However, there are technical tradeoffs to bricking Bitcoin development into a lump of gold. These tradeoffs make Bitcoin (BTC) less useful as a peer-to-peer payment network and only suitable as a settlement layer for large custodians of bitcoin. So if this theory proves to be wrong and institutions don’t treat bitcoin as a reserve asset that leads to money, Bitcoin (BTC) is little more than a Ponzi scheme for an inefficient payment network that is getting lapped by better technology.
The Bitcoin (BTC) network has a limited transaction capacity which results in high network fees and inconsistent settlement times when its capacity is exceeded. Bitcoin’s transaction fees reached as high as $50 and transactions took days to confirm during its historic price rise in 2017. Today, Bitcoin fees are regularly $5-$10 during volume spikes.
In a world where in-network transactions on custodial payment apps like Venmo and Cash App are free and nearly free on other Bitcoin forks, Bitcoin (BTC) is woefully uncompetitive.
This limitation can be fixed with very simple software upgrades, but it requires all parties involved (developers, miners, exchanges and users) to adopt the change. So far this has proven to be impossible, especially because those who believe “store of value” is the primary (first) objective for money simply don’t care that it is less usable as a medium of exchange. They are content as long as bitcoin’s price continues to increase.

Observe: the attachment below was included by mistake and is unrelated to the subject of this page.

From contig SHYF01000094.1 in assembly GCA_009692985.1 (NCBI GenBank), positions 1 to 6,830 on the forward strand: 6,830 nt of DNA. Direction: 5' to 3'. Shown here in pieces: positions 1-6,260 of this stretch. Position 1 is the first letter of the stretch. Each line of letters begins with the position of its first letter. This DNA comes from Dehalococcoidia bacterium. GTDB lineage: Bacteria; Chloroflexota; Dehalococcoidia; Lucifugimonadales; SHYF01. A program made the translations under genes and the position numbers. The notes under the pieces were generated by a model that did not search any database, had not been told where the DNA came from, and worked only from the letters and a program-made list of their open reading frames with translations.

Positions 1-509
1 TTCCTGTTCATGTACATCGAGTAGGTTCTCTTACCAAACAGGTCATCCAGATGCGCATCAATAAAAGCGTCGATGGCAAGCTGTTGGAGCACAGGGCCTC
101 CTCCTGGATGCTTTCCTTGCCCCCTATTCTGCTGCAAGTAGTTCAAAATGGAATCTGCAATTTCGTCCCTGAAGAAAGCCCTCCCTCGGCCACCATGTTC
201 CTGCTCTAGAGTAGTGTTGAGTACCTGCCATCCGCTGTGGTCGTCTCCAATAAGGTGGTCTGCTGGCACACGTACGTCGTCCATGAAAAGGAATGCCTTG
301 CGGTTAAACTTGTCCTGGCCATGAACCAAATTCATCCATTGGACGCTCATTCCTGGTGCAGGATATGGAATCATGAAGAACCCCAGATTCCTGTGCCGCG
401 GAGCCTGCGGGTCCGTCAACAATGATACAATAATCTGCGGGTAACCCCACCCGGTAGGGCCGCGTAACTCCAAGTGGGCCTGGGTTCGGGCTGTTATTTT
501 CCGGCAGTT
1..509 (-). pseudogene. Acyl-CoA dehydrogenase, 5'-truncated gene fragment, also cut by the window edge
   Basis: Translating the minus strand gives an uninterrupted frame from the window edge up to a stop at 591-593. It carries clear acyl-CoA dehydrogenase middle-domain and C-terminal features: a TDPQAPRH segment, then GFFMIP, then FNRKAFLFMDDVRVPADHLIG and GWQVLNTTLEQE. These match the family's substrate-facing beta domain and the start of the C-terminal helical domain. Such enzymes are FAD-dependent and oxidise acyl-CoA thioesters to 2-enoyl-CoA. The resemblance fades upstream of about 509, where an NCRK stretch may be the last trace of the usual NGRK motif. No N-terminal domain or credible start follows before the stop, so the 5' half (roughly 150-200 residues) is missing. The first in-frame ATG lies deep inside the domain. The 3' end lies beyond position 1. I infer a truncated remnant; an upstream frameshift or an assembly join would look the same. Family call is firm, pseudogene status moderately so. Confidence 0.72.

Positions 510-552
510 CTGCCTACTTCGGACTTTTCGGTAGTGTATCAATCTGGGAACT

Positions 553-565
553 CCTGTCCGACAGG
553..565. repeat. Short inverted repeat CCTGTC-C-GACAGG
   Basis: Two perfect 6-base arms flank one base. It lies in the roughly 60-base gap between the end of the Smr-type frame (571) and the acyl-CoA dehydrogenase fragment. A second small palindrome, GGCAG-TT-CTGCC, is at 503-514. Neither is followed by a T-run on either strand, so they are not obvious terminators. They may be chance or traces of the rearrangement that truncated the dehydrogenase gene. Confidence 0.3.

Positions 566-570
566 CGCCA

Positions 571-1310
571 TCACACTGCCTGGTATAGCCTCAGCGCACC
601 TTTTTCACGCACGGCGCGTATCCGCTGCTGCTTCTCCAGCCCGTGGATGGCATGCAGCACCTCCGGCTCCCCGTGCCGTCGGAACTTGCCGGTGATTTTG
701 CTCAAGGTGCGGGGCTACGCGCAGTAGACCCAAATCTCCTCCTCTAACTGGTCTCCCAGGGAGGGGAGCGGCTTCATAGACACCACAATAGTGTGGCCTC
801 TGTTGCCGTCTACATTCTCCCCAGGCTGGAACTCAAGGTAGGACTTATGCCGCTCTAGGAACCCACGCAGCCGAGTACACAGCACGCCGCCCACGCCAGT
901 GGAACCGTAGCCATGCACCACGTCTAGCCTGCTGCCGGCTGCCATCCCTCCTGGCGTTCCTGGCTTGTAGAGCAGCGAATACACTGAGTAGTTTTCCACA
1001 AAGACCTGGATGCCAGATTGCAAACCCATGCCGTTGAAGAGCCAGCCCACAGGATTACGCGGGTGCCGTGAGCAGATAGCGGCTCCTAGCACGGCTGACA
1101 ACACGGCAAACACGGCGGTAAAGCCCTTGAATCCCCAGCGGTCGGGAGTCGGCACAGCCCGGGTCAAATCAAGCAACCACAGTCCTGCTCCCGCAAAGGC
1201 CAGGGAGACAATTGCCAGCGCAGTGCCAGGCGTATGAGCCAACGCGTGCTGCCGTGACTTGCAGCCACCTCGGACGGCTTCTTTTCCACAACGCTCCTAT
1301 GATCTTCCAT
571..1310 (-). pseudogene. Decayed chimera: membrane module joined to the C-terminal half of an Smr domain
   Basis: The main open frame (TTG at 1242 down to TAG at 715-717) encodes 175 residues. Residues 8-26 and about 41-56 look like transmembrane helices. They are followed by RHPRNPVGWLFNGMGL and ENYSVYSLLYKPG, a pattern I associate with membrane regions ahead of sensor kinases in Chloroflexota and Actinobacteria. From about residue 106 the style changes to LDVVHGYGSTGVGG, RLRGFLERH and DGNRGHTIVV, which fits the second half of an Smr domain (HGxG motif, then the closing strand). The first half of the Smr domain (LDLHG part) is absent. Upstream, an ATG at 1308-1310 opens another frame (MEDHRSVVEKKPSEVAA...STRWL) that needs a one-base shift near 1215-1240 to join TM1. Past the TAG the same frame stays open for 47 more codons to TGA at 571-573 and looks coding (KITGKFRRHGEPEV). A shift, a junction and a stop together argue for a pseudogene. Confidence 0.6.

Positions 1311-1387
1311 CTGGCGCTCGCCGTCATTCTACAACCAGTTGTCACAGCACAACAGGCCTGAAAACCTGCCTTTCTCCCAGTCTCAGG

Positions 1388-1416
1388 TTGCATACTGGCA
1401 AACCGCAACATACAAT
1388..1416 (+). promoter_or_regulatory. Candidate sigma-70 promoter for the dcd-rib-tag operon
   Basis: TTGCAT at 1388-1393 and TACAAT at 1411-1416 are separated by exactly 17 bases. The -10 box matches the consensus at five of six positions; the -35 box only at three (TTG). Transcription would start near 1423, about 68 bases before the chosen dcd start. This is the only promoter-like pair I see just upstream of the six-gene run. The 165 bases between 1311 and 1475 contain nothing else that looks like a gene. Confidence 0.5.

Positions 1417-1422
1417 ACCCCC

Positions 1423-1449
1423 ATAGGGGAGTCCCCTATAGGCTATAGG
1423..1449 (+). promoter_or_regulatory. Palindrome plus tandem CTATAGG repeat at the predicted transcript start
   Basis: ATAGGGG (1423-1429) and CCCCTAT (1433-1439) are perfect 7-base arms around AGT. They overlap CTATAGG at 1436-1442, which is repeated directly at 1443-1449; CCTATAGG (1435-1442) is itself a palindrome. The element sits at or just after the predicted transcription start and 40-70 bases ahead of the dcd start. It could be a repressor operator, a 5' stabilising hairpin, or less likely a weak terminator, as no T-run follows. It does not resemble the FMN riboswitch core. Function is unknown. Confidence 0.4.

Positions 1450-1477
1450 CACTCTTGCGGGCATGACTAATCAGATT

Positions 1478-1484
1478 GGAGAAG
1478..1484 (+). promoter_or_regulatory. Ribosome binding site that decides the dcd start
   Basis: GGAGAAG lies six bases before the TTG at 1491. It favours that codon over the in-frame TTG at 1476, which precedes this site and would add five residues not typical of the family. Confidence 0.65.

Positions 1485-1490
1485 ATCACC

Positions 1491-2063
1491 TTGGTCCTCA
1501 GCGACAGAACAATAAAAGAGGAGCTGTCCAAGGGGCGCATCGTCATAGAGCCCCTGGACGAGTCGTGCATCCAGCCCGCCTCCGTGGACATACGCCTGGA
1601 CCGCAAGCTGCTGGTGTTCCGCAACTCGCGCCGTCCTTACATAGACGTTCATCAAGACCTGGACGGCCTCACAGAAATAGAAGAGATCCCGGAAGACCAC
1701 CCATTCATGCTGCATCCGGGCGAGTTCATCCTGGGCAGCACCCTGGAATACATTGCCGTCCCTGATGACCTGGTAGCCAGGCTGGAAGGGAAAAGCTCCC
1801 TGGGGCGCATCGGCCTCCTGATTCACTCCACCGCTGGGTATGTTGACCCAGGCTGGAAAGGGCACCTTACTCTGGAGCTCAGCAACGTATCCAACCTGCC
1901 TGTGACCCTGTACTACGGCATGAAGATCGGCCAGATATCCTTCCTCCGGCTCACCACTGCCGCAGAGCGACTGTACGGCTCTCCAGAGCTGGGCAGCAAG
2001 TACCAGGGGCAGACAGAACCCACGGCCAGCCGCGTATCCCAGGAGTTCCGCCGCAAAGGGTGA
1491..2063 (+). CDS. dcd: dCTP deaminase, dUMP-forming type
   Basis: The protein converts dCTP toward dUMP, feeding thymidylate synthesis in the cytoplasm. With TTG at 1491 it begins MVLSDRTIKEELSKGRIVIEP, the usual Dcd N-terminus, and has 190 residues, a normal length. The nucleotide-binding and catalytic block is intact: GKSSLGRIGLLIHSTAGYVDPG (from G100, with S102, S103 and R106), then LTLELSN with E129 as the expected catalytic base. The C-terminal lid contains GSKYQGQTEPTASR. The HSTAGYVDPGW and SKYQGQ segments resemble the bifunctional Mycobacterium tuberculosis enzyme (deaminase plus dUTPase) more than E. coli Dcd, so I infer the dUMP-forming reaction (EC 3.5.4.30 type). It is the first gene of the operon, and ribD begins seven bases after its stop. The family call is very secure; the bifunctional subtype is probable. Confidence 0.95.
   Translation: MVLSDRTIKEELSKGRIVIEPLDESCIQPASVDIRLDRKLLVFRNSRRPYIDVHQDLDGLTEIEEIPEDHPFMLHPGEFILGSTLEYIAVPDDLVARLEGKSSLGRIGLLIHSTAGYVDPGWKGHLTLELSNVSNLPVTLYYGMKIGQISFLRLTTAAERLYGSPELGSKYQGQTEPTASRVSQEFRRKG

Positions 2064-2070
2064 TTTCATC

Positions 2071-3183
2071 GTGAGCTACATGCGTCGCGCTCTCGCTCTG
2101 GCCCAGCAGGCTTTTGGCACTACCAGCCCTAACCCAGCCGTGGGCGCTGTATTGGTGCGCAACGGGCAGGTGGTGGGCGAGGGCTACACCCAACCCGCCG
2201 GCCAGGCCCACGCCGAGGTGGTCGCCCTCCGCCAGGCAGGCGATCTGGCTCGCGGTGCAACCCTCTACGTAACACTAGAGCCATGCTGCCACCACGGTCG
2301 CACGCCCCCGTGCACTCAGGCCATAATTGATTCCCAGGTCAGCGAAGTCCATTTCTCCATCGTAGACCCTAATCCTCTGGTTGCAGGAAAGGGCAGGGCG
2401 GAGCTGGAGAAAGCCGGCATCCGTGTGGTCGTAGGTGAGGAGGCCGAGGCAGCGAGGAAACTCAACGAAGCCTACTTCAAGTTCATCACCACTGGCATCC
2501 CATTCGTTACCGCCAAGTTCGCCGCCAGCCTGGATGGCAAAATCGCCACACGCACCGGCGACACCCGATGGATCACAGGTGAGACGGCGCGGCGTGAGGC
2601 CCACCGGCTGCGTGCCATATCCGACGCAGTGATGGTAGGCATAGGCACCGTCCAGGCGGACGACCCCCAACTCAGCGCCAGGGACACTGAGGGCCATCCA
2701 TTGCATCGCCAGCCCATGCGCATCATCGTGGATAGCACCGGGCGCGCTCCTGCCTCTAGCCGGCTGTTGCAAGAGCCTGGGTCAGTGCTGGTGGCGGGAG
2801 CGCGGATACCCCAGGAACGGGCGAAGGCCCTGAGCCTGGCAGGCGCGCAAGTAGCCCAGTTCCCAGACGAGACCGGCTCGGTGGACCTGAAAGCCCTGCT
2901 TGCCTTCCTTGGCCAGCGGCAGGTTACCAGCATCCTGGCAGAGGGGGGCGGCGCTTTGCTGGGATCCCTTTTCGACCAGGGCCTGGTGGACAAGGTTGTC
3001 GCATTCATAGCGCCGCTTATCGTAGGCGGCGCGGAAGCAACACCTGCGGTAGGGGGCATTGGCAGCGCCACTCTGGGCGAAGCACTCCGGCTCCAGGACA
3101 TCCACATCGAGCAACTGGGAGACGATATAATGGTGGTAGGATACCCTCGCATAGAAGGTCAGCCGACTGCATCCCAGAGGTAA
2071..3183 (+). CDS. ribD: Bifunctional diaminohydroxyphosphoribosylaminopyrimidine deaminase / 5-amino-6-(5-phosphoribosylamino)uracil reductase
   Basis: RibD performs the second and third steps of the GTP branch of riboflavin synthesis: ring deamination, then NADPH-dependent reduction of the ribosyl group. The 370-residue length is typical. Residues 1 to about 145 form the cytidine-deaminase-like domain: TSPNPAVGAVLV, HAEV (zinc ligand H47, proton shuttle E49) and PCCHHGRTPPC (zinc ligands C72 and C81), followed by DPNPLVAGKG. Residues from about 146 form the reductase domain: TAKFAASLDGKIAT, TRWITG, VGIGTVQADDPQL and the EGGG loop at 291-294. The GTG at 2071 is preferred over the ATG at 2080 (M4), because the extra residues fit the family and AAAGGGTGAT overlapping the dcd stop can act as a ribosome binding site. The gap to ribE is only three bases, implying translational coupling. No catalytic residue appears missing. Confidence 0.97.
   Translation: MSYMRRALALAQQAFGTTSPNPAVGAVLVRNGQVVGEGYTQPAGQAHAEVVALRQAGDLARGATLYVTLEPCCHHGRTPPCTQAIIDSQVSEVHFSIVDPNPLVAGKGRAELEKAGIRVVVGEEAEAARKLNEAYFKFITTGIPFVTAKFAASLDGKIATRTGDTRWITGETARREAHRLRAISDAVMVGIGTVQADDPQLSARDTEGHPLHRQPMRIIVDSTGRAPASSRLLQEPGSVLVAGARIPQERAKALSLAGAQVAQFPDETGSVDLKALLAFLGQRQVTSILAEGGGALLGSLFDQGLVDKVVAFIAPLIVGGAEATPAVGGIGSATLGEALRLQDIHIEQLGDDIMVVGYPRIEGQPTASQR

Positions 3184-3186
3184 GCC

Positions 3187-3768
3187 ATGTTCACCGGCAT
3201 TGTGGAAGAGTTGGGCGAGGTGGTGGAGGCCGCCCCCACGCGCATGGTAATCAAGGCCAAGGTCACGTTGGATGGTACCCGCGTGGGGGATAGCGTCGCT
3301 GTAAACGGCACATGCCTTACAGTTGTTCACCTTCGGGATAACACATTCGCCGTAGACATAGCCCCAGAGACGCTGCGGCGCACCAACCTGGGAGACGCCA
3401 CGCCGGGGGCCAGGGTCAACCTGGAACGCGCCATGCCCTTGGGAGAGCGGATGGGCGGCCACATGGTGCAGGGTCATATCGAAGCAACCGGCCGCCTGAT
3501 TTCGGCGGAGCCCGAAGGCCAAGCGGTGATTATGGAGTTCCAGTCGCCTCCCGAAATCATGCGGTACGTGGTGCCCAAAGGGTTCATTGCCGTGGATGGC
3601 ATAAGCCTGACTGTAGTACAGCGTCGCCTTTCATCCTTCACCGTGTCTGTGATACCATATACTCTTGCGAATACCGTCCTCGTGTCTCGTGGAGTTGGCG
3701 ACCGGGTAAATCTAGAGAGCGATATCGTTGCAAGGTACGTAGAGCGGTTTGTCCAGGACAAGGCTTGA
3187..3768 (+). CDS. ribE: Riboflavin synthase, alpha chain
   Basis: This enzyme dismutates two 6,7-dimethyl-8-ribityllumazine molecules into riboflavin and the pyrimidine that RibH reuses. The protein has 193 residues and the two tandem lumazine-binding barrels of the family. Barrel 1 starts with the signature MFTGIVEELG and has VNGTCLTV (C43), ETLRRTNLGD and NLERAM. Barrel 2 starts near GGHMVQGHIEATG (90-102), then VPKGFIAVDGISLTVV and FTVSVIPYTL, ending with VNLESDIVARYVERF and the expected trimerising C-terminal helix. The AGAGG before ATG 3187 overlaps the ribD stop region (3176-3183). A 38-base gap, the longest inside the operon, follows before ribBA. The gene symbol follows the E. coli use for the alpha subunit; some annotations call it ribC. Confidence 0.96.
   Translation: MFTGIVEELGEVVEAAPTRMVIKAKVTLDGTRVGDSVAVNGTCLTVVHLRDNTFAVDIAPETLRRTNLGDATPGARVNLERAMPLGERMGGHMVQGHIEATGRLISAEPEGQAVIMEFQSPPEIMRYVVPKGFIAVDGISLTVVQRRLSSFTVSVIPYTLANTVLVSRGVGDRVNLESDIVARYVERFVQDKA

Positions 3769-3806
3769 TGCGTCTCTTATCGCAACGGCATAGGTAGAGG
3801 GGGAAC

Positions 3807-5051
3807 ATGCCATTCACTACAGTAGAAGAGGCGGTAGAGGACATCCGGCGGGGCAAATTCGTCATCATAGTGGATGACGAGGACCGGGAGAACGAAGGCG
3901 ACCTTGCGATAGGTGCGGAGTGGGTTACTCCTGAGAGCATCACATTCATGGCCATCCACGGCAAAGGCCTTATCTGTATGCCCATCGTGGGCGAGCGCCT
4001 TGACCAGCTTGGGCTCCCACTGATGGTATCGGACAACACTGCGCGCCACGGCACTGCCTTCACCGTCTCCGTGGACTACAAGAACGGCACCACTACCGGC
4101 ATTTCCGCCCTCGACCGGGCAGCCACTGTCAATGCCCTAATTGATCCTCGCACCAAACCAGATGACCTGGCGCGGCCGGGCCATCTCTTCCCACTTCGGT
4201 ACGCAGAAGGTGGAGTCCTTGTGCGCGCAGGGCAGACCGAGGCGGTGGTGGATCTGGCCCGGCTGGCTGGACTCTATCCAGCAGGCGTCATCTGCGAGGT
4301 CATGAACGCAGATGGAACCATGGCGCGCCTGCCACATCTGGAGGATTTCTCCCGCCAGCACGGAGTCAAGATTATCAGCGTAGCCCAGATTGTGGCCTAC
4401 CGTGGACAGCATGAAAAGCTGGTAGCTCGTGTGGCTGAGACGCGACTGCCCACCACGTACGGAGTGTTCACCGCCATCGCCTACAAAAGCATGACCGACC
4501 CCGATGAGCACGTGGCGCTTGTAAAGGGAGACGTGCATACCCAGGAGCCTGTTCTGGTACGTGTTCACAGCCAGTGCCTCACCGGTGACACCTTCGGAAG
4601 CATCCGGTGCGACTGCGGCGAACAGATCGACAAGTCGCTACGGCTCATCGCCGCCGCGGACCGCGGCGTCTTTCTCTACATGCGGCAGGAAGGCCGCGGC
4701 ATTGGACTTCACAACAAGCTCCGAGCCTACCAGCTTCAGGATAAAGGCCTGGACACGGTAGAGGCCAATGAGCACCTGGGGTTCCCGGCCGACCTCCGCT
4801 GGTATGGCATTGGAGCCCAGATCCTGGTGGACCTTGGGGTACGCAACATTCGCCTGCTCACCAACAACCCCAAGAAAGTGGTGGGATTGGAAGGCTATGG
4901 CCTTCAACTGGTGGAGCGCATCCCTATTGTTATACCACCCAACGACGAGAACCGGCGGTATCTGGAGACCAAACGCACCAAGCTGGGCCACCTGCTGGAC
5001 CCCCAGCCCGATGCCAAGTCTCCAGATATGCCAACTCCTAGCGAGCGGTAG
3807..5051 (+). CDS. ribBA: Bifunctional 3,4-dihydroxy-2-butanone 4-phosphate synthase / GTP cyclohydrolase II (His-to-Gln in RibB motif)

The Case For Medium of Exchange
Proponents of peer-to-peer cash, like Sal Mayweather, claim the digital gold crowd misinterprets Mises’ Regression Theorem of money because Mises also stated that “store of value” is a secondary use of money after medium of exchange. That only the most portable or saleable good will become money. And if Bitcoin’s fees are orders of magnitude higher than similar alternatives, it is less portable or saleable. Thus it won’t become money.
This vision for getting to better money involves optimizing Bitcoin as a medium of exchange and getting mass adoption in commerce and trade. It has been Roger Ver’s strategy using his platform Bitcoin.com to promote Bitcoin Cash (BCH) for everyday payments because it is easier, faster and cheaper to transact than Bitcoin (BTC). Its low fees also empower everyone, including the poor and disadvantaged, to use the network.
Despite being just as scarce and more portable and accessible than Bitcoin (BTC), so far Bitcoin Cash (BCH) has failed to gain ground in use volume or price. This doesn’t mean that medium of exchange is less important than store of value toward making bitcoin money. It merely reflects the current environment.
The Case for Unit of Account
“Ledger money” precedes commodity money. In his book Debt, The First 5000 Years, author David Graeber makes a strong case that early tribes used ledgers with arbitrary units of account as money well before gold became an inter-tribal medium of exchange. Sometimes these were informal ledgers of barter and favors. That is where we got sayings like “much obliged” or “I’m indebted to you” that are still with us today. Sometimes these units of account were shells, or marks on rocks or tally sticks. Some were even based on labor, where the trading of human beings was not viewed as slavery but rather as the only mechanism to settle debts.